St Mary’s church building was originally Saxon (two Saxon corbels can be seen in the church at the entrance to the St Nicholas Chapel).  Both Welwyn and Digswell villages were near the frontier between Danelaw and Wessex/Mercia.  There are no indications of any major battles but it is thought that the St Brice’s Day massacre[19] of 1002 (a slaughter of all Danes in England, including women and children) probably started at Welwyn.  

The Roman Baths

The area in which the baths are located was once part of the playing fields for Sherrardswood School[20], itself located in the old house of the Lockleys estate and is the only part of the Dicket Mead villa excavated (and the only part open to the public).  The baths were built in the early years of the 3rd century and remained in use for about 150 years. Only half of the bath complex is on display: the caldarium (hot room), tepidarium (warm room) and frigidarium (cold room and cold bath) along with the hypocaust system used to circulate hot air through the complex. Part of the bath complex is made of ‘opus signinum‘, a building material formed of broken tiles mixed with mortar.  Another feature is the Praefurnium, or Stoke Hole, where charcoal or wood was stored and a slave fed the material to the furnace. Over the furnace arch was a hot tank holding water to be evaporated and to be used in the hot bath.  There are several display cases with finds from the archaeological investigation of Dicket Mead. The most interesting find is the skeleton of a woman who died at Welwyn in the 1st century AD. She was between 45 and 55 at the time of her death and stood just 1.5m tall (4’11”).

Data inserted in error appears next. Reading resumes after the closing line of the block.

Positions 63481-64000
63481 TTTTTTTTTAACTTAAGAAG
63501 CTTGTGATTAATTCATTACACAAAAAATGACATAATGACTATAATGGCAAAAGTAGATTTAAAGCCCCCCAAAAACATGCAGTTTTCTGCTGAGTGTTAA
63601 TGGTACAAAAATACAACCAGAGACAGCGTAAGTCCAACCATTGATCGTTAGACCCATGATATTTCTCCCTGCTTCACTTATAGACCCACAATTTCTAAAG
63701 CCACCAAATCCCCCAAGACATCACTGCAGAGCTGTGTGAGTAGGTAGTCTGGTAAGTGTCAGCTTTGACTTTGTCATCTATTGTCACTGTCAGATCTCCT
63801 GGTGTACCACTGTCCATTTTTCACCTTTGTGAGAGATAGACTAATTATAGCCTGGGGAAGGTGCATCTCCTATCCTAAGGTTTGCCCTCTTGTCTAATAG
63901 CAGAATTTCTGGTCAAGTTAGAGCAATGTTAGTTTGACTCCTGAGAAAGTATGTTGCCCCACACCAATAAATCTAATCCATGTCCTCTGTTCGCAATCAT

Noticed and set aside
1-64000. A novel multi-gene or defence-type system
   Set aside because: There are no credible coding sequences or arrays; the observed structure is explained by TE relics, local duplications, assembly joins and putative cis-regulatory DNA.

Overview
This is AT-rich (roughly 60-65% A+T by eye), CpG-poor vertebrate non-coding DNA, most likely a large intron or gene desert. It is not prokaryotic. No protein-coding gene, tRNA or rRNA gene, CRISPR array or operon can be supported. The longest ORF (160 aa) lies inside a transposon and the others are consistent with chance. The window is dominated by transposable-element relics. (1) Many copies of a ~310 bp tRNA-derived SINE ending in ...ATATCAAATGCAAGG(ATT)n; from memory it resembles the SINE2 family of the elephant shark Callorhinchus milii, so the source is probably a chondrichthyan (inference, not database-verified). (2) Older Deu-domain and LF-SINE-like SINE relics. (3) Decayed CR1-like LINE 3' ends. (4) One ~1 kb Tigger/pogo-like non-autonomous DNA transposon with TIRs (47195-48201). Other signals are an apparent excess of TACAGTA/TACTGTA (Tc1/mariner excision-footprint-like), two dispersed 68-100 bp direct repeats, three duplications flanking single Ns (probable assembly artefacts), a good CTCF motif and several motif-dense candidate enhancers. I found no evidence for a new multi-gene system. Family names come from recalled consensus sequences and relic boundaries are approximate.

Figure 5  :  Remains of the Roman Baths hypocaust system


When the motorway was constructed, the WAS fought to save the site, raising funds to create a vault over the baths. Today, the bathhouse is regarded as one of the best-preserved in Europe and the subject of numerous documentaries.  The site is now run by the Welwyn Hatfield Museum Service and is open to the public and schools, with detailed displays and explanations.

Later History (Norman to Georgian & Early Victorian)

Both Welwyn (Wilge[21]) and Digswell (Dicheleswelle[22]) are recorded in Domesday Book[23], as being in the hundred of Broadwater and the county of Hertfordshire. Welwyn had a recorded population of 42 households in 1086 and is listed under 6 owners.  Digswell had a recorded population of 37 households in 1086, and is listed under 2 owners.  Both are in the largest 20% of settlements recorded in Domesday. 


The Wars of the Roses seems to have bypassed the area despite the relatively nearby major battles for the road to London at both Barnet and St Albans.  The area seems to have been totally rural and agricultural until the rise of stagecoaches and improved roads meant travel and the rise of the hospitality industry with coaching inns.  Proximity to London, relative ease of travel and increased wealth of rich families through Tudor and Stuart times (there were no significant events locally during the Civil War) led to the establishment by the Georgian period of several large country houses and parks, the remains of which can be seen today.